Reflecting these findings, the ex vivo responses of DLN and splenic cultures from CIA mice to concanavalin A in producing a wide range (TNF-α, IL-12, IL-6, IL-2, IFN-γ, IL-17, IL-5, IL-13 and granulocyte-macrophage colony-stimulating factor) of cytokines were not modulated by previous in vivo exposure to ES-62, rES-62 or OVA-PC (results not shown). However, ES-62 significantly inhibited collagen-specific TNF-α and IL-12 responses but this was not the case with rES-62 (fig 2A,B). Moreover, exposure to OVA-PC in vivo also led to significantly reduced antigen-specific IL-12, but this was not noted with TNF-α, responses (fig 2E,F), suggesting that PC played a key role in the former immunomodulatory effect of ES-62. Interestingly, pre-exposure to ES-62, but not rES-62, in vivo leads to enhanced spontaneous production of the regulatory cytokines IL-10 and TGF-β by splenocytes from CIA mice (fig 2C,D). However, although some increases in spontaneous and CII-induced IL-10 and TGF-β responses were observed in cells derived from OVA-PC relative to OVA-treated CIA mice (fig 2G,H), these were generally not significant.
Role of phosphorylcholine in the therapeutic potential of ES-62 in rheumatoid arthritis in humans
Our previous studies showed that in addition to suppressing CIA in mice, ES-62 exhibited anti-inflammatory activity in peripheral blood mononuclear cell and synovial fluid and membrane cultures from human patients with RA. In these studies, we showed that ES-62 could inhibit LPS-induced pro-inflammatory cytokine production from peripheral blood mononuclear cells and synovial cells and also from macrophages activated by T cells in a cell contact-dependent manner.5 We have now extended these studies to show that peripheral blood mononuclear cells and synovial fluid and membrane cultures from patients with RA, stimulated with the cytokines IL-12, IL-15 and IL-18, to mimic the pro-inflammatory milieu of the joint,5 14 21 exhibit reduced capacity to secrete the signature Th1 cytokine, IFN-γ when pre-exposed to ES-62 or OVA-PC but not rES-62 or OVA (fig 3, and results not shown).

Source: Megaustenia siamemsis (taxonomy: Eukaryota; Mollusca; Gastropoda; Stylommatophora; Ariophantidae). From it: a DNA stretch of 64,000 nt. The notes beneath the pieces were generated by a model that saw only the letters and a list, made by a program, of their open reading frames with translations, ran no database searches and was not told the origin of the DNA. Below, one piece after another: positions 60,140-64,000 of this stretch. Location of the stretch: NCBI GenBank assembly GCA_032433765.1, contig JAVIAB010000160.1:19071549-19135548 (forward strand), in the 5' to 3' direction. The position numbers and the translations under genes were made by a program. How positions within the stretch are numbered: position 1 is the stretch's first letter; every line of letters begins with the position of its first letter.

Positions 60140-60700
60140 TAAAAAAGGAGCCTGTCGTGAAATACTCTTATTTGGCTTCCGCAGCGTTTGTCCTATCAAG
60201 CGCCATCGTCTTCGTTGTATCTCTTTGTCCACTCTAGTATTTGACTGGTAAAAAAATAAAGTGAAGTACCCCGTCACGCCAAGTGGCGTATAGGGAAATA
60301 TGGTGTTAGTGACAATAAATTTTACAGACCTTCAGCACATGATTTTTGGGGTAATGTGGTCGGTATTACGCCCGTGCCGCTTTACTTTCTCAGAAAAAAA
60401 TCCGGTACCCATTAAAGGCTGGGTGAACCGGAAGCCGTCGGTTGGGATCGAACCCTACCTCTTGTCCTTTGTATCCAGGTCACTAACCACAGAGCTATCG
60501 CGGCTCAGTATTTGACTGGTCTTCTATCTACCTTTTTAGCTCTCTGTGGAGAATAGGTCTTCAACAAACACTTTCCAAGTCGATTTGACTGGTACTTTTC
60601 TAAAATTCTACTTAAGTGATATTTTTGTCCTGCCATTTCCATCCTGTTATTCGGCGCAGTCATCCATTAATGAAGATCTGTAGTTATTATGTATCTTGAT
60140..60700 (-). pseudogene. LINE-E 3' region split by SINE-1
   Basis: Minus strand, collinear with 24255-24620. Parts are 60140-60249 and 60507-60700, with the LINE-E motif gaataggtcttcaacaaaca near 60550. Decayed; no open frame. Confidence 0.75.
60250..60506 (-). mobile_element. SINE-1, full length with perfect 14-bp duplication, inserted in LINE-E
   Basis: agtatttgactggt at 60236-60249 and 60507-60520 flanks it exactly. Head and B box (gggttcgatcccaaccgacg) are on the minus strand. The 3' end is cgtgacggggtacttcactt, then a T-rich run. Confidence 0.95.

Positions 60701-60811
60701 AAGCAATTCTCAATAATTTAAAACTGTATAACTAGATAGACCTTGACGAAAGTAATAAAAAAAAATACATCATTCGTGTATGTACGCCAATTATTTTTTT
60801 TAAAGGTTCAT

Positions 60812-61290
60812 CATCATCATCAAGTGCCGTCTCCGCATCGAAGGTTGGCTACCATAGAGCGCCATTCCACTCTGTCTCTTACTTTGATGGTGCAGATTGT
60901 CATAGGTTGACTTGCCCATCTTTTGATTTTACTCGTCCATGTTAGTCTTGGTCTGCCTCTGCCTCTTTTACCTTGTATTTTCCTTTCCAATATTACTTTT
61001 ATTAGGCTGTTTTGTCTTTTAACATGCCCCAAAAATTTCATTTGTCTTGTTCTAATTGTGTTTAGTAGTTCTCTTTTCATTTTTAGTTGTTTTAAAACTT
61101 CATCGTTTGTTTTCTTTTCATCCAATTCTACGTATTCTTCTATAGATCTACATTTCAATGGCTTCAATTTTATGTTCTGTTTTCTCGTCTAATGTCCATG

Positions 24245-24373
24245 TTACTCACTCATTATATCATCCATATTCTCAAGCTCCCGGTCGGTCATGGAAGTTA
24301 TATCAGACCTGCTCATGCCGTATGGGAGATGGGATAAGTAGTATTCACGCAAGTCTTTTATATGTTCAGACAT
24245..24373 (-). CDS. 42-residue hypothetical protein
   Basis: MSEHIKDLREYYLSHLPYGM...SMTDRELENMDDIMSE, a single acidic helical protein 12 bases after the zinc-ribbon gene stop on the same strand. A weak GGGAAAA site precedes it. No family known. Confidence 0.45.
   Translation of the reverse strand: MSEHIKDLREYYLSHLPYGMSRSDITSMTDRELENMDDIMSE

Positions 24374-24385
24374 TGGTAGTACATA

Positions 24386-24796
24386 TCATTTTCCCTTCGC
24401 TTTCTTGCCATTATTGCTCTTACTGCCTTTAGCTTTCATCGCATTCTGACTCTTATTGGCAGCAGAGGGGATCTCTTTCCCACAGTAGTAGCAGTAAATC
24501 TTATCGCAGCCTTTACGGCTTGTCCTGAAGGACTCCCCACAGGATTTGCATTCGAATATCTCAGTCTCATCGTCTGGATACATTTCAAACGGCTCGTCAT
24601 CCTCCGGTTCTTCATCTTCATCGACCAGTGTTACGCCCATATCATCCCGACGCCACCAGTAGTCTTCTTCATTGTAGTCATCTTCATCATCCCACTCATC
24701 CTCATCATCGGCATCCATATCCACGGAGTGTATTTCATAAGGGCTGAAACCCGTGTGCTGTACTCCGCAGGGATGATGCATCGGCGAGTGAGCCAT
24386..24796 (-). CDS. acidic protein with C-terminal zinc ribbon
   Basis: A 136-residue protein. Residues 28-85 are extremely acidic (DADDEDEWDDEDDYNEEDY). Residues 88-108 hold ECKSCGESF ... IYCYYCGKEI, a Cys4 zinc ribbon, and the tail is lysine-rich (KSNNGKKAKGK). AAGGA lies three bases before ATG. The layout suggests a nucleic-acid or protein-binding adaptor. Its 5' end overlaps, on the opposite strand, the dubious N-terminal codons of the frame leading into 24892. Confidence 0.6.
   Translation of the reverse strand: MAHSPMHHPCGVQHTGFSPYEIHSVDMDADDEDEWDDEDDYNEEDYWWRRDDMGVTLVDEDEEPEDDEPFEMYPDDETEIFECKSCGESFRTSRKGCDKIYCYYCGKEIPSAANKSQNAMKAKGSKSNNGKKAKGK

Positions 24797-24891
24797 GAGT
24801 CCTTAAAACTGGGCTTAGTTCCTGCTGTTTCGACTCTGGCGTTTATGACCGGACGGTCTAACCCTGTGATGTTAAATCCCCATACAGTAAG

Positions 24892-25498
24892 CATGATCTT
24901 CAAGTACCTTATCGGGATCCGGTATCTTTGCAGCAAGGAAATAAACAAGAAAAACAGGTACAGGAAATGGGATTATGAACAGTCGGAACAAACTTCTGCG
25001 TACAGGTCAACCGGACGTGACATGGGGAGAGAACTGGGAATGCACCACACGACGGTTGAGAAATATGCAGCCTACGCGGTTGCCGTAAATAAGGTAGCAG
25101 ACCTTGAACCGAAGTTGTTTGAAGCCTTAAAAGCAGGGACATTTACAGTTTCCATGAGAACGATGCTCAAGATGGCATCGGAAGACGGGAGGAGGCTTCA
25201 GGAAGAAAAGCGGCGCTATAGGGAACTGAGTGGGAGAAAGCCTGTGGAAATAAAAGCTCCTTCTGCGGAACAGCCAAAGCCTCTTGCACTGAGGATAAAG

We have previously established that ES-62 can inhibit Th1-type immune responses in the CIA model of inflammatory autoimmune RA and in human RA patient blood and synovial samples.5 Here, we demonstrate that the anti-inflammatory action of ES-62 is lost when a PC-deficient recombinant homologue of ES-62 (rES-62) is employed. This potentially important role of PC in ES-62-mediated inhibition of rheumatological inflammation is corroborated by the finding that OVA-PC, is capable of mimicking the anti-inflammatory actions of ES-62 in both the CIA model and in human patient samples.